Foundations were a nightmare, as fast as we dug the trenches they filled with water from one of the many sources we discovered on the land. We resorted to constructing pillars deep in the ground and eventually the day arrived for the concrete to be poured. That was fun, the nozzle delivering the concrete had a mind of its own so it wasn’t only the pillars that had concrete on them!!!
Loads of concrete!
We were on our way!
Yet another large lorry negotiated the narrow twisty road to deliver wood, duly measured, cut and screwed to form the solid base for the house.
Our next task was probably the most important, sorting out the pieces of the jig saw, in other words matching up the walls from the markings made when the house was taken down. Thank goodness Paul had been thorough and all the piles seemed to make sense. Once the base plates were in the walls starting growing, layer by layer, slotting in the internal walls at the same time. Some just fell into place with ease, others had suffered from being stored and needed a little more persuasion!
Like Pinocchio’s’ nose, it grew and grew and it wasn’t long before it became a house instead of a pile of wood
and looked like this
It was at this stage the design of the house had to be changed as per the planning permission and our thoughts turned to supporting the weight of the new roof.
This called for big beams!!!
And strong shoulders!
To achieve this
An even bigger lorry arrived with the trusses. At this point I have to say, that in general, the French are not renowned for their quick efficient service, however Champeau of Eymoutier were brilliant and even went out of their way to make sure we had a delivery before their annual August break.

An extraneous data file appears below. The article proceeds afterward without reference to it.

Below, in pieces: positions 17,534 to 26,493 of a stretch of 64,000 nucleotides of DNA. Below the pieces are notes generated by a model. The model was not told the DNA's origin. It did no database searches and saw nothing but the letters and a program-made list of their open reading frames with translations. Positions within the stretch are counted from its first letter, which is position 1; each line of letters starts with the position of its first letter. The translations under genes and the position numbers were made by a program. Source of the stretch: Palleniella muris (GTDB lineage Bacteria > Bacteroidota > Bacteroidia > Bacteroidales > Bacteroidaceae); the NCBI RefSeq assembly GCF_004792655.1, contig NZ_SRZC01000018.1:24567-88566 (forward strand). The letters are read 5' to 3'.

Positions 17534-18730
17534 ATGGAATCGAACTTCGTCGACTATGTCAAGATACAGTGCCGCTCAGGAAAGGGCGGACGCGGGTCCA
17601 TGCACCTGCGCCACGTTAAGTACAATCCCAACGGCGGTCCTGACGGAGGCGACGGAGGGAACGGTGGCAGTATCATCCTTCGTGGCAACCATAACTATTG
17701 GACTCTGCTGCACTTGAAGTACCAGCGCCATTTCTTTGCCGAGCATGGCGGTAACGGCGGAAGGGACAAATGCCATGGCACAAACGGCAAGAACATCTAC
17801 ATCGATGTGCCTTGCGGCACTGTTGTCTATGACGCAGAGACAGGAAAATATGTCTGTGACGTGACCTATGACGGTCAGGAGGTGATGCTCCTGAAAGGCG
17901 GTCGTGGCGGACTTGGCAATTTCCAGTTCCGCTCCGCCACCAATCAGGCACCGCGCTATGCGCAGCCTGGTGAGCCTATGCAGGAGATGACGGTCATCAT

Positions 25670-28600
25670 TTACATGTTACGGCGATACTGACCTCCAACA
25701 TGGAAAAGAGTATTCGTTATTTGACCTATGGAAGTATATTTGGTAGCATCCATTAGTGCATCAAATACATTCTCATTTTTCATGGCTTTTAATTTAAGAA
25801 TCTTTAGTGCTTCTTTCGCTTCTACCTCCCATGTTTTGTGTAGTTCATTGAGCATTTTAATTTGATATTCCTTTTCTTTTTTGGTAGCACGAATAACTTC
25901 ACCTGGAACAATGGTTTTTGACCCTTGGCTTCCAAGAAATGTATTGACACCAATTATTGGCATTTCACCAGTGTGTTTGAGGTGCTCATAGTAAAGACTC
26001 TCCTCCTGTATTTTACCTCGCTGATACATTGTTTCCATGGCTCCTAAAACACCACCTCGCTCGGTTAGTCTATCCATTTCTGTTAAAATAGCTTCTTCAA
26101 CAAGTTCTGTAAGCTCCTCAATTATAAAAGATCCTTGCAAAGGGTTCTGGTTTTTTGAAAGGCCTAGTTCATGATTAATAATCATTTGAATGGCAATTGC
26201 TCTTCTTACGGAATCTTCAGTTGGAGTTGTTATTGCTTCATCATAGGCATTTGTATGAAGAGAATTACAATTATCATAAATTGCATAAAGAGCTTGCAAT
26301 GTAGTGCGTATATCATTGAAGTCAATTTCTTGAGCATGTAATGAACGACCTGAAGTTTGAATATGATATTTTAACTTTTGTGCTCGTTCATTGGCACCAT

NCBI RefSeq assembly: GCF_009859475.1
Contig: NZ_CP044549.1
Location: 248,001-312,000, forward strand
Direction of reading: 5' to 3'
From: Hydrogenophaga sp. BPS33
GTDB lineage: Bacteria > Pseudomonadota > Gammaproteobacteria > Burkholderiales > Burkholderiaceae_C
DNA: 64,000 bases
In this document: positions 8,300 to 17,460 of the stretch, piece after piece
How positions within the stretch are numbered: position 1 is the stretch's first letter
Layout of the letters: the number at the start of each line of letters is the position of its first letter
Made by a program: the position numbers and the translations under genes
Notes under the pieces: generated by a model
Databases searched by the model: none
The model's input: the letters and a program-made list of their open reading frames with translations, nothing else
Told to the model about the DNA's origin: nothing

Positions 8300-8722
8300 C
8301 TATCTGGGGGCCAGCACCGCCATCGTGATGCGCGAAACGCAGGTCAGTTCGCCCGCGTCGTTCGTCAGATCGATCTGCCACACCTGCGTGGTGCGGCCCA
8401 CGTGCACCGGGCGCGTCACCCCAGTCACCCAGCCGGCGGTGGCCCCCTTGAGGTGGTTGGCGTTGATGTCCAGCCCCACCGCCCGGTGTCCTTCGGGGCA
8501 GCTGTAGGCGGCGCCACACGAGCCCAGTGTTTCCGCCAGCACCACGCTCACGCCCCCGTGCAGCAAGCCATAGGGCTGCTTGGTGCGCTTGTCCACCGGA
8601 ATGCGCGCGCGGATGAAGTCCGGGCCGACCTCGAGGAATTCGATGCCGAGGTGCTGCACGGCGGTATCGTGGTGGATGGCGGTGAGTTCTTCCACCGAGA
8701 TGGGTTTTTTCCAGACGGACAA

Now it was all hands on deck, venturing into the unknown!! By this time the weather had turned really hot and we started work at 6am so we could finish before the sun became unbearable. Now the favourite tool of all workmen came into its own, the” Paslode” Bang bang bang and the trusses were up!
And then the topping out.
Paslode proudly standing where no man has stood before!!
first the battens
then the tiles
We were now into September 2013 when we started the tedious task of plumbing, electrics and fitting out, lots of work but nothing much to show for it. Work continued throughout the winter with just a break at Christmas, it just seemed to go on and on. Work on the fosse septique couldn’t continue as the ground was so wet and the digger was in danger of sliding into the house. Again frustration set in, we were so close and yet so far. By April we were finished and only just in time for our first guests, they were arriving Thursday pm and the electric was turned on Thursday am!!!